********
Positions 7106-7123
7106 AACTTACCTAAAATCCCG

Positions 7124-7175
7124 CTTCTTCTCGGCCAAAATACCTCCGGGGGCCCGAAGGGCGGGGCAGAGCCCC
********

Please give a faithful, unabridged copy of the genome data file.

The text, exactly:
Positions 7106-7123
7106 AACTTACCTAAAATCCCG

Positions 7124-7175
7124 CTTCTTCTCGGCCAAAATACCTCCGGGGGCCCGAAGGGCGGGGCAGAGCCCC